Volume 5, Issue 1 (1-2016)                   IEJM 2016, 5(1): 25-35 | Back to browse issues page

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Student Research Committee, Hormozgan University of Medical Sciences, Bandar Abbas, Iran
Abstract:   (571 Views)
Background and Purpose of the Study: Students have different styles of learning which can be part of the reason why some students do not learn adequately despite prominent professors. The present research assists students to come to know the different aspects of their personality go for the right learning and studying styles and be high-achievers in studies. Considering the significance of learning in university students’ academic achievement, the aim of the present research was to investigate the learning styles of Nursing/Midwifery and Para-medicine university students.
Materials and Methods: The present research population was all students of Nursing/Midwifery and Para-medicine. The Kolb learning style inventory was used to collect data. Census was used for sampling among all male and female students entering university in either the first or second semester of 2014-15 to major in operation room, anesthesia, midwifery, health IT, medical emergency, radiology, lab sciences and nursing in Bandar Abbas.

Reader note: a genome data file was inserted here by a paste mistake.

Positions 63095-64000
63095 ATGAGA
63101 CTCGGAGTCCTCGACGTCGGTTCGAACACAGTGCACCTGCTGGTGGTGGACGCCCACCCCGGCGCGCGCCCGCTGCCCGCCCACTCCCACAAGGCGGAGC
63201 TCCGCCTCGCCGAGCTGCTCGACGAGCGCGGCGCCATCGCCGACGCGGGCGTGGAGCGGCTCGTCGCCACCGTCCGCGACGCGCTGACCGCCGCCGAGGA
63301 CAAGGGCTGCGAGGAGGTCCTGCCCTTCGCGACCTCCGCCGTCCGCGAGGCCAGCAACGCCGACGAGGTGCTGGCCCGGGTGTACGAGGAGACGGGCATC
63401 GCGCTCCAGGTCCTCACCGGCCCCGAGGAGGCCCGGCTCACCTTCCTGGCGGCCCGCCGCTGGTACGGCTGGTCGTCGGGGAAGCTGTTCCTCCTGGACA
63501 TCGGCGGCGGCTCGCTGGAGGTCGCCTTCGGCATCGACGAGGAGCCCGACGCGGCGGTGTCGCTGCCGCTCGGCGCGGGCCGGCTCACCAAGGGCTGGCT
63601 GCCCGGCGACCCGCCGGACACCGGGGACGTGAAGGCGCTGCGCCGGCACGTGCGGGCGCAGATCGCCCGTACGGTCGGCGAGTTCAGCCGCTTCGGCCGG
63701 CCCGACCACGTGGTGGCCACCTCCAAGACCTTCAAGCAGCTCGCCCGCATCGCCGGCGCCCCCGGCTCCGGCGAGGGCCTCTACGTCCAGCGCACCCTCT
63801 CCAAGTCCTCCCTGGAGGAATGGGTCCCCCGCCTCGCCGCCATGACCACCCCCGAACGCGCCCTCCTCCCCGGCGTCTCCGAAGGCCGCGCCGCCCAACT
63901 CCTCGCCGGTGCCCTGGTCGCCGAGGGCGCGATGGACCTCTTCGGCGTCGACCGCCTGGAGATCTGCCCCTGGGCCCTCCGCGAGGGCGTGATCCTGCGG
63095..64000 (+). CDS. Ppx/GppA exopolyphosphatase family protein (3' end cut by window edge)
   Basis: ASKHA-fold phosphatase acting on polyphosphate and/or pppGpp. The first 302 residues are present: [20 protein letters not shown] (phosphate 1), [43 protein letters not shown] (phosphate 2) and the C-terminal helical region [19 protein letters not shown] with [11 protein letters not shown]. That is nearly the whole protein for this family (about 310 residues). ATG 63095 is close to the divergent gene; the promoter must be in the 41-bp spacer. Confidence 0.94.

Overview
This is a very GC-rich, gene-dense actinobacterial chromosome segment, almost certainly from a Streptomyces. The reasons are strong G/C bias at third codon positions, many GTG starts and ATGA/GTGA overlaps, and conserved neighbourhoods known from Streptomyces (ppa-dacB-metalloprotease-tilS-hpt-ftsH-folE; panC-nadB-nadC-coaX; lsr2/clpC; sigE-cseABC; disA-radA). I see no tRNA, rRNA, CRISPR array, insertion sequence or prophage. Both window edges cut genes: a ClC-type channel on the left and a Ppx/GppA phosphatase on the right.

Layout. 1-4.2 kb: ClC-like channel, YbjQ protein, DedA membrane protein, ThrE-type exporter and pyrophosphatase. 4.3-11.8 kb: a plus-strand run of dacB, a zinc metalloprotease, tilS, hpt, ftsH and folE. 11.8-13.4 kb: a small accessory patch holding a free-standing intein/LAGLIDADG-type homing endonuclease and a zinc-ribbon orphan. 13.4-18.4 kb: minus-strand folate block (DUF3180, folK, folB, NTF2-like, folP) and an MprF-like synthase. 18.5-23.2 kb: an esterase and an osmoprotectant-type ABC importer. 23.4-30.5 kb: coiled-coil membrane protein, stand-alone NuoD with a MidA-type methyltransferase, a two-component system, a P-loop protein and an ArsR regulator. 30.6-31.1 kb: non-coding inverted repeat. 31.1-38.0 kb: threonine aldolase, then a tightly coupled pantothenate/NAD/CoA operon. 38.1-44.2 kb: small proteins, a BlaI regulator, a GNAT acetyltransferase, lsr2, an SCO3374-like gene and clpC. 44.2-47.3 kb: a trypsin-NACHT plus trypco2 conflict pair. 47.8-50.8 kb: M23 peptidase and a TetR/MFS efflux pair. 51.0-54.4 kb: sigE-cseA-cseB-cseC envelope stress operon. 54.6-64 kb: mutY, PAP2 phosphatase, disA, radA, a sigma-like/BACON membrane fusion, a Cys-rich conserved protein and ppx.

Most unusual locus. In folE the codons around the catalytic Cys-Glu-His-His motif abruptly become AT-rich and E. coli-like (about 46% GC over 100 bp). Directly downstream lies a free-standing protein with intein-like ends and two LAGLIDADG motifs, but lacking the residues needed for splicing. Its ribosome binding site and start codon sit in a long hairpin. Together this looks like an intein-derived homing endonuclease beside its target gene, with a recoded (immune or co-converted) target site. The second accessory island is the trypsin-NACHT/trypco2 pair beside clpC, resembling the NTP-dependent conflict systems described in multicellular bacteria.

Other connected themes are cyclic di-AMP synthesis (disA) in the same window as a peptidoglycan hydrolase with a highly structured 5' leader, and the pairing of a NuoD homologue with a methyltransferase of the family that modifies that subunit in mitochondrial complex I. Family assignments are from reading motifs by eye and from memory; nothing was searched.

Findings: Among all the subjects (n=172), the most prevalent learning styles were respectively diverging (49.4%), converging (27.3%), assimilating (12.8%) and accommodating (10.5%). 12.8% of the subjects were in the concrete experience (doing/having an experience) group; 29.1% belonged to the reflective ob.
Servation (reviewing/reflecting on the experience) group; 31.4% were in the abstract conceptualization (concluding/learning from the experience) group and 26.7% belonged to the active experimentation (planning/trying out what one has learned) group.
Conclusion: Analysis of learning styles among university students show that the most prevalent learning style is the diverging type and the least prevalent style is the concrete experience.
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Type of Study: Original Article | Subject: General
Received: 2017/10/25 | Accepted: 2017/10/25 | Published: 2017/10/25